- 30 Dec 20
Elsewhere in Europe, the contribution made by foreign healthcare and other frontline workers has been recognised with a commitment to fast-tracking their citizen ship applications. However, the State has no plans to follow suit here – leading to the launch of an online petition, created by Dr. Mohsin Kamal…
In an online petition launched recently, migrant frontline workers are calling on the Department of Justice to fast-track the citizenship applications of healthcare professionals who have shown exceptional dedication in the battle to curb the coronavirus pandemic in Ireland.
The online petition created by Dr Mohsin Kamal, an infectious disease registrar at Dublin's Crumlin Hospital, describes migrant healthcare workers as “the backbone of Irish healthcare system.” Their sacrifices, the petition says, mostly go unnoticed.
"They can't fly home because they have commitment to this country, they are giving their everything to this," Dr Kamal, who is from Pakistan, wrote on the petition website.
The petition, launched just a few days ago, has already garnered 650 signatures. But that number seems certain to rise quickly, as people begin to return to work after the Christmas break.
Some European countries, France among them, have adopted policies to expedite the citizenship process of foreign frontline workers who have distinguished themselves in the battle against Covid-19.
The ‘pandemic citizenship’ strategy adopted by French authorities benefits international doctors and nurses – but, tellingly, it also includes rubbish collectors, cleaners and cashiers who have risked their lives during the epidemic.
France is known for its stringent immigration rules, which often makes a migrant's journey toward citizenship long and winding. That makes the decision taken to reward immigrants all the more significant.
TAKEN FOR GRANTED
Ireland, it seems, remains mute to those who have fulfilled that same role here. Asked by Hot Press, the Department of Justice has stated that there are no plans to adopt a similar policy in Ireland.
The granting of Irish citizenship is a ‘privilege’ and an ‘honour’ that confers an array of rights and entitlements, a spokesperson for the Department said.
“Not only within the State,” the spokesperson added, “but also at European Union level, and it is important that appropriate procedures are in place to preserve the integrity of the process.
“All applicants are required to meet minimum periods of reckonable residence and standard checks are carried out as part of the overall process.”
However, the spokesperson said that Minister Helen McEntee recognises and appreciates the crucial role that migrant frontline workers have played to date in battling the epidemic.
“Their exceptional commitment,” the spokesperson said, “has been particularly clear throughout the pandemic, during which they have been playing a key role in preventing the spread of the COVID-19 virus.”
That apparently has not weighed heavily enough on the relevant consciences here in Ireland. Or not yet anyway.
"There are no provisions,” Hot Press was told, “to apply different criteria depending on the category of employment of the applicant.”
Dr Kamal, who is from Pakistan and spent Christmas Day on call in the hospital, says he feels that the State takes ‘foreign’ frontline workers' efforts for granted.
“I think they take all the services immigrants provide here for granted,” he told Hot Press. “They think we are just cheap labour which can be easily replaced.”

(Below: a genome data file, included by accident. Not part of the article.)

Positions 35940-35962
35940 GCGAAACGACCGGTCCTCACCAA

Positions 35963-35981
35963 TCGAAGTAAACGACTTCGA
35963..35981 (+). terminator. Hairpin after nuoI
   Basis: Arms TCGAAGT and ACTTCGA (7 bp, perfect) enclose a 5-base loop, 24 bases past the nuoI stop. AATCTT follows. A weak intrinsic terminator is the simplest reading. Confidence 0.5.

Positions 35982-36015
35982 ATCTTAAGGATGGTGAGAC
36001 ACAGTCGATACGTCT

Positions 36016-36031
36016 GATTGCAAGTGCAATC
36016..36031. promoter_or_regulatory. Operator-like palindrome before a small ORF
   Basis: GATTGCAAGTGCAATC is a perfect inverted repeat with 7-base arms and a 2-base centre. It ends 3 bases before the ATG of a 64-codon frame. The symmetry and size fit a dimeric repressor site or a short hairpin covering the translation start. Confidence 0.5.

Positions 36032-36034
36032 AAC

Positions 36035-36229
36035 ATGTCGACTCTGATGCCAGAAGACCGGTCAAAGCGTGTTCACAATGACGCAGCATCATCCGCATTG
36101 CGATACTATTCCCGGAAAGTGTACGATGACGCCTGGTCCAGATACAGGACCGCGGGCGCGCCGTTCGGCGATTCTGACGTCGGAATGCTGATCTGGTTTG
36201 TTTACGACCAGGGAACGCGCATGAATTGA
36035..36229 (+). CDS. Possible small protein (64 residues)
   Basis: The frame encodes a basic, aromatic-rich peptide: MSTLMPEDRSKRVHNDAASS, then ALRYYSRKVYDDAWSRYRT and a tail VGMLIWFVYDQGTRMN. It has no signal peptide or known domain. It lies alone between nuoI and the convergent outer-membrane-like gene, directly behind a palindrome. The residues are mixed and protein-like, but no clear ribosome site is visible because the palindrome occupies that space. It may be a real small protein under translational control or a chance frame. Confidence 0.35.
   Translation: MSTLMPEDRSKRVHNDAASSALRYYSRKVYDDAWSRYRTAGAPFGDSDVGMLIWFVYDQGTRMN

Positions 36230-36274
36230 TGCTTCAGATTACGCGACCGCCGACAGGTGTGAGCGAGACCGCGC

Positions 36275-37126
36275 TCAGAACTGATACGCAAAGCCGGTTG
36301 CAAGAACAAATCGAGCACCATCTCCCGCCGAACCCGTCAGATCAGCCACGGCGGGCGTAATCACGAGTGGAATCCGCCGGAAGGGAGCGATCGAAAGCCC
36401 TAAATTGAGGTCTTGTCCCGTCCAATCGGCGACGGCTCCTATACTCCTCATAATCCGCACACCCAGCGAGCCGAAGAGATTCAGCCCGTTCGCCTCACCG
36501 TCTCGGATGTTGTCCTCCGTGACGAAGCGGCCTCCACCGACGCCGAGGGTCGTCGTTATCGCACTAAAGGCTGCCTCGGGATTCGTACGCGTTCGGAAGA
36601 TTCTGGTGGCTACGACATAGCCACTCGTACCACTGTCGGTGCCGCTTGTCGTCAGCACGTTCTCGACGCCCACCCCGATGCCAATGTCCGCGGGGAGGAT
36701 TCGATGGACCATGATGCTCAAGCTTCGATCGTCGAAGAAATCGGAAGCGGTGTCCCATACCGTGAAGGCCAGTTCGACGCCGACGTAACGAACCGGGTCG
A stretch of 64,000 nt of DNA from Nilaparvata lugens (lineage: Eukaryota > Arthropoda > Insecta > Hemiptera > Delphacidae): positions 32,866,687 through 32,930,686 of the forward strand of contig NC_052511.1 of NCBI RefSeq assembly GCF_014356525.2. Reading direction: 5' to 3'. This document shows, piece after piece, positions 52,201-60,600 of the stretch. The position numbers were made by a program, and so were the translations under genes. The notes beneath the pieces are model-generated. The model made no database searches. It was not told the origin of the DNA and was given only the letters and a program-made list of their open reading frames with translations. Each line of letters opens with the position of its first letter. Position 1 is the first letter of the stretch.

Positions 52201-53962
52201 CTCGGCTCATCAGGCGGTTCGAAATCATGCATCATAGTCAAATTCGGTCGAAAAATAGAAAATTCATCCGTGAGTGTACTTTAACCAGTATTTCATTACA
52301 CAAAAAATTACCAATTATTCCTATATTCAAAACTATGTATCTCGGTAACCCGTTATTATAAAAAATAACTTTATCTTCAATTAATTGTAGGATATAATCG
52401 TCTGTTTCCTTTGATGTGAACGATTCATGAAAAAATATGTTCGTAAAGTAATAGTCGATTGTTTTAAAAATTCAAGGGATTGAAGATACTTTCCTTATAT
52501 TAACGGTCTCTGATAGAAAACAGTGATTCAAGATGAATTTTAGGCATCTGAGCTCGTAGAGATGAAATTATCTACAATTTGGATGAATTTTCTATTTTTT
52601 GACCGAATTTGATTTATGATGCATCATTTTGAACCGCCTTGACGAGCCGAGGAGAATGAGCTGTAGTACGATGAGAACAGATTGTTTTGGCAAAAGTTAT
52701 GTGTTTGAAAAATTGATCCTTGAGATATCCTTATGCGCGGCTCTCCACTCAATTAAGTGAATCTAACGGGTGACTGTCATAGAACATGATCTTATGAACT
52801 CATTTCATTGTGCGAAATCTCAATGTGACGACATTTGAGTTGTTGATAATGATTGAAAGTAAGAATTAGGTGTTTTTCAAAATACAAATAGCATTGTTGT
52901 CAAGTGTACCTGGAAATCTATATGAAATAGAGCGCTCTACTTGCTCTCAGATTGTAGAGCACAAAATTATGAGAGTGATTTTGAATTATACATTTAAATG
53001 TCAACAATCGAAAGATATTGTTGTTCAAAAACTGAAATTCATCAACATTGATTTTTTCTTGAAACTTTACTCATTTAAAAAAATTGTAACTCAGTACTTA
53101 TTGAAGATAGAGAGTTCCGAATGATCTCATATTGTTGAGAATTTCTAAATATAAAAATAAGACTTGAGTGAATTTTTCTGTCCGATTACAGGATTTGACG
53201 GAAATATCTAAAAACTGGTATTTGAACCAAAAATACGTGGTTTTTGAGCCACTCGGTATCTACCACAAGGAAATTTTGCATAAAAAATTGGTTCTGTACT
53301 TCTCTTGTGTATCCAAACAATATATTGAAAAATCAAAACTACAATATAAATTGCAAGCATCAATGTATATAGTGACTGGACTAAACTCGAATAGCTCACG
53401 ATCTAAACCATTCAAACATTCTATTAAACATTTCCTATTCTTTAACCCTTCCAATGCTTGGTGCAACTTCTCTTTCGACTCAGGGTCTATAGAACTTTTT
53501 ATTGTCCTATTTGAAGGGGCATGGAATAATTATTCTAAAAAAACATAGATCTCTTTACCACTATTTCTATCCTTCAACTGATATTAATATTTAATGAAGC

That, of course, is far from the truth.
According to the Irish Medical Council, more than 2,800 Irish doctors pulled out of the Irish Medical Register between 2015 and 2017. Irish doctors, it seems, are prepared to leave the country, heading by preference for places that offer them better pay and working conditions.
That exodus has left Ireland’s healthcare system reliant on over 6,000 internationally trained doctors.
Against that backdrop, Labour Senator Ivana Bacik has indicated support for the petition, calling on the State to expedite the citizenship application process for international frontline workers.
A person must have five years of reckonable residence to be eligible to apply for Irish citizenship. Unfortunately, there are other issues in play too.
Unlike other EU members states like Sweden or the Netherlands, the Irish Government doesn’t count any of the time “spent as an asylum seeker or on a student visa” as reckonable residence.
The failure to expedite the citizenship process for migrant healthcare workers is just one of the problems they face in Ireland, Dr Kamal says.
Some non-European doctors are limited by red tape that stops them from landing permanent positions, or moving up the medical ladder in Irish hospitals.
Until recently, people who had completed their medical studies and internships in non-European countries couldn't apply to the trainee specialist division of the medical register, which prevented them getting consultant positions.
A recent amendment to the legislation, brought on as a result of years of campaigning by the Irish Medical Council and non-EU doctors themselves, has finally removed that obstacle.
However, as Dr Kamal explains, being eligible for training means very little when the system isn’t based on merit or fairness.
The law, Dr Kamal says, stipulates that EU citizens must be prioritised over their non-European peers when it comes to entering training programmes.
Most gallingly, even during the pandemic, the State issued deportation orders for healthcare workers who have been seeking asylum here. Minister McEntee reassured the Dáil this month that less than five people were deported to their countries of origin since St Patrick's Day. But there is no getting around the fact that the threat remains a very live one.
Dr. Kamal’s petition offers a way in which that particular issue can be speedily addressed.